Q and A

Question

My friend is having big problems after starting ART with a low CD4…

Hi, my friend was diagnosed hiv positive a month ago and also started treatment the same day that he found that he is hiv positive. They took blood and his cd4 count was 34 two weeks after starting treatment. My question is now he is talking things that don’t make sense and his hands shake and he can’t walk properly.

Answer

Hi

Thanks for writing – your friend is very lucky to have you there to support him.

Although it is very good that he is now on HIV treatment (ART), this is slightly complicated because his CD4 count was so low when he started.

The symptoms you describe have the potential to be very serious because they affect his speech, brain and balance. So it is important that he see’s a doctor as soon as possible. They sound like an HIV-related infection rather than a side effect.

This is because in the first few months on ART, new infections can sometimes become active. This is called IRIS and is a sign that the immune system is getting stronger, But the doctor needs to look at all possible causes, so that the other infection can be quickly treated. Infections that cause IRIS can be difficult but are usually treatable

Please get back to me if you have other questions or to let me know what happens.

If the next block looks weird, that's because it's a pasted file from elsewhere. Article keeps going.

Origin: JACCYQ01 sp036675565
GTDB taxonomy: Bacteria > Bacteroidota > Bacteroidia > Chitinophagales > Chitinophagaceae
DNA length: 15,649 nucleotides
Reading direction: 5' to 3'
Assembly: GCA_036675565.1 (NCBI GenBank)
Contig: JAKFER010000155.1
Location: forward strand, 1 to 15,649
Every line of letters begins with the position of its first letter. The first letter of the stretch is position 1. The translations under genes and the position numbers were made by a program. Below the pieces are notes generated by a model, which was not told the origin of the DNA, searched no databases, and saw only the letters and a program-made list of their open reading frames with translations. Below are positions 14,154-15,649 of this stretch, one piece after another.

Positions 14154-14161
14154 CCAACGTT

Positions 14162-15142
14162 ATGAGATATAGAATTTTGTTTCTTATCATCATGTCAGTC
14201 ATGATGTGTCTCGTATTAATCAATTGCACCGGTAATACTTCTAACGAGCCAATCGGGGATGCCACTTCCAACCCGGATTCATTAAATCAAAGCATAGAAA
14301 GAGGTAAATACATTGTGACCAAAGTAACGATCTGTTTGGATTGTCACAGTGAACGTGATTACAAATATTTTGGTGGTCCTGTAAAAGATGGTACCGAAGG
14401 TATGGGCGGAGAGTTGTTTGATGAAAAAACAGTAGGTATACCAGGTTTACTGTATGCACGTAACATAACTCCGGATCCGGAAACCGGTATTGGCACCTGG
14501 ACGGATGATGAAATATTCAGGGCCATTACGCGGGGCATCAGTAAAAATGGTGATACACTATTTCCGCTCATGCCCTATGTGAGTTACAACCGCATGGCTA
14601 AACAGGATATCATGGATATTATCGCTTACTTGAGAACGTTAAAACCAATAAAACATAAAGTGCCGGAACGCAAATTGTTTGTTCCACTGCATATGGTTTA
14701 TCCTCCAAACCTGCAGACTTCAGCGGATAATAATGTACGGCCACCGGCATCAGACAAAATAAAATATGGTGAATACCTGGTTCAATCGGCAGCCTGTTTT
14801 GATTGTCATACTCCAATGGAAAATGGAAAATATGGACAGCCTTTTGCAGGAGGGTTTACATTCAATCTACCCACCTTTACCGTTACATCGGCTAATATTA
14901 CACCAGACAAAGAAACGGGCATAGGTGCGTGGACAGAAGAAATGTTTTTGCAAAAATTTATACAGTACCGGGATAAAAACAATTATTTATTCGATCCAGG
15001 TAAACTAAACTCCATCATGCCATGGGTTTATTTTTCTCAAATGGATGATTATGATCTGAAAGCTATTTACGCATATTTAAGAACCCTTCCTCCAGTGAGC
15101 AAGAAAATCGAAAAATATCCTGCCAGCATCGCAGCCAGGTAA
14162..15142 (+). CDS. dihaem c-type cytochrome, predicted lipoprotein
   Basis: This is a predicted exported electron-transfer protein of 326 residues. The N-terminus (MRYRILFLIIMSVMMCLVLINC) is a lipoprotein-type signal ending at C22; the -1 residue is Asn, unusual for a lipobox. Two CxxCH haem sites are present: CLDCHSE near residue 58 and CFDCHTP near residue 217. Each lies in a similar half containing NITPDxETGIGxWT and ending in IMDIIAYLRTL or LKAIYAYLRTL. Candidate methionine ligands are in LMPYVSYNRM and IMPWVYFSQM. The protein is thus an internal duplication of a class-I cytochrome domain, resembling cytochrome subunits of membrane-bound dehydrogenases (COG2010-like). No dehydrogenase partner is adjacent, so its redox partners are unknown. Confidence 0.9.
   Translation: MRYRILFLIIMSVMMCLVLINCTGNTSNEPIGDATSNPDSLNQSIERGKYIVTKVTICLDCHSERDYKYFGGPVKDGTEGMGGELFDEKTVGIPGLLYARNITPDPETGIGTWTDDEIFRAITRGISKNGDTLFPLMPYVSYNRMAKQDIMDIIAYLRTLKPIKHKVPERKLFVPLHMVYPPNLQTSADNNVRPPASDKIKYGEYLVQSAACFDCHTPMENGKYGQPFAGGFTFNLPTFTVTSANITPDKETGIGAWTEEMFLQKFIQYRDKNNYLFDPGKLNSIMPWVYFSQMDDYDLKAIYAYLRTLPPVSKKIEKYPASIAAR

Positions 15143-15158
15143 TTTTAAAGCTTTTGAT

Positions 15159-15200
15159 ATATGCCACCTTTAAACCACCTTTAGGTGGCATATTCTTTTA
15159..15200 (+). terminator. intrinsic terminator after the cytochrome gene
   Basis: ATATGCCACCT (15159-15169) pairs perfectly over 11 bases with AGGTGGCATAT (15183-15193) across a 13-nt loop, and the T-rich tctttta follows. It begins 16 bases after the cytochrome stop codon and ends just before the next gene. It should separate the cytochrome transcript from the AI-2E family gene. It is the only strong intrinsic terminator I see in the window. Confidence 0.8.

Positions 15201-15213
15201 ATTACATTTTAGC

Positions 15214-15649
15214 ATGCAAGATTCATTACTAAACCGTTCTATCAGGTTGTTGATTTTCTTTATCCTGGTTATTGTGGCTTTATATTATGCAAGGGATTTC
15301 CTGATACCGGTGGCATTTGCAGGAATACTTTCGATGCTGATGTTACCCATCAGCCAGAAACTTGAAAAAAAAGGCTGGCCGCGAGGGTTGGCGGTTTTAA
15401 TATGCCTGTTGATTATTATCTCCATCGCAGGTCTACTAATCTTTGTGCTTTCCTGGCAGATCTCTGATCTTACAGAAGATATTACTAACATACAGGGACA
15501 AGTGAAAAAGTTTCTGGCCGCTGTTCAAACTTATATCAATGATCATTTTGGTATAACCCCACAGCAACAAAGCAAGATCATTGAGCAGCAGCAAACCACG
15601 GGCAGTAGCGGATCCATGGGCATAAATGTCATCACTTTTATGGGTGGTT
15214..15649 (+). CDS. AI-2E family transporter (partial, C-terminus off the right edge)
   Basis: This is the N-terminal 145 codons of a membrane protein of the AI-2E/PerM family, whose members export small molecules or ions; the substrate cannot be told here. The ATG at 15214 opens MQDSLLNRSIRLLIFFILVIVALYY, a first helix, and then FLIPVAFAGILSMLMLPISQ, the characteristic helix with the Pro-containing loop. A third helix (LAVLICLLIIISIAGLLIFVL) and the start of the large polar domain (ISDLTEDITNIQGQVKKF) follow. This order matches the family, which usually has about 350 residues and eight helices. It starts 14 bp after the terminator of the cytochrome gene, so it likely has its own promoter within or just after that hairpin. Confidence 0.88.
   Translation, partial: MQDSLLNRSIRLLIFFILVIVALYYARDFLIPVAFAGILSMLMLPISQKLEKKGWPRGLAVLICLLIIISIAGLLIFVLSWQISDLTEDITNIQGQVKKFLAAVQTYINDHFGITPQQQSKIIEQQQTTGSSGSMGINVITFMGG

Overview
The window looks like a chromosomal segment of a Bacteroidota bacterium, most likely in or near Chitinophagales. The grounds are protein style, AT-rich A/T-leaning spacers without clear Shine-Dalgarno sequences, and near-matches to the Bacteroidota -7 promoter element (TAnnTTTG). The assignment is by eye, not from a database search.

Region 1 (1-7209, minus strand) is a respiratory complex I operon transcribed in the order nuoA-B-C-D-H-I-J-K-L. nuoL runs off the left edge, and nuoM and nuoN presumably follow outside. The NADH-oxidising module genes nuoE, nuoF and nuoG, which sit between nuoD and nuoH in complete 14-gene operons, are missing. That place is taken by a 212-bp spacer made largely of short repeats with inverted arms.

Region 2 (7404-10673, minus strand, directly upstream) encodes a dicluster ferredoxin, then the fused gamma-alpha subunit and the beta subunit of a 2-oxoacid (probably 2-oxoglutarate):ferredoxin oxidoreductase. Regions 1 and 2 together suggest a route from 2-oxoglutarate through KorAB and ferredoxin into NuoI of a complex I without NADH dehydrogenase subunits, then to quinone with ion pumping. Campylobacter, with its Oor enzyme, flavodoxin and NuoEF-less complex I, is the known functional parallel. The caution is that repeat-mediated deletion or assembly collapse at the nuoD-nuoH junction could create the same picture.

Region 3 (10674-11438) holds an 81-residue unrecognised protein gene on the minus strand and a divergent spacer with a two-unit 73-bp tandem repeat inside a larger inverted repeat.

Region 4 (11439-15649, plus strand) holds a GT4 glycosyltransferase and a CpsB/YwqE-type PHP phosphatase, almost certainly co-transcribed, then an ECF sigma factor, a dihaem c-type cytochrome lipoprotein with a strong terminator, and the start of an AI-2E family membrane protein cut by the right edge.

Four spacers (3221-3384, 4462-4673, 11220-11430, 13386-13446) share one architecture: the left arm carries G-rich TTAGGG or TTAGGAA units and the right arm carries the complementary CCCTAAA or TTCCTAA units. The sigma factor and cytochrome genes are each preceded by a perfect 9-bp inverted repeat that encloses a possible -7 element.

2 comments

  1. Simon Collins

    Thanks for this extra information.

    It is definitely good news that they didn’t find TB.

    However, there could be other infections that could cause these symptoms in people with a CD4 count under 50.

    Can I ask whether your friend is seen in a larger hospital in the city or at a smaller clinic somewhere else? This is because other tests are sometimes only available in larger hospitals.

    Also, did the clinic also give your friend antibiotics called co-trimoxazole? If yes, then these antibiotics could help treat so of the infections that cause similar symptoms.

    I am not a doctor, but in the UK these symptoms would lead to more tests. Please help your friend keep a record of if the symptoms get better or worse. For example, write down when they happen each day in case there is a pattern.

    If they don’t get better over the next week, I would go back to the doctor. If they start to get worse, I would go back sooner.

    I have posted this as a comment and answer online in case you are reading it there. My last email to you bounced back.

  2. Anon

    He went to the clinic on Monday to collect his meds and also checking the result of TB and they found out that he doesn’t have TB. He complained about his speech and balance and brain. They told him those things they accur and normally go away. The question is he want to know they last for how long before they go away?

Comment

Your e-mail address will not be published. Required fields are marked *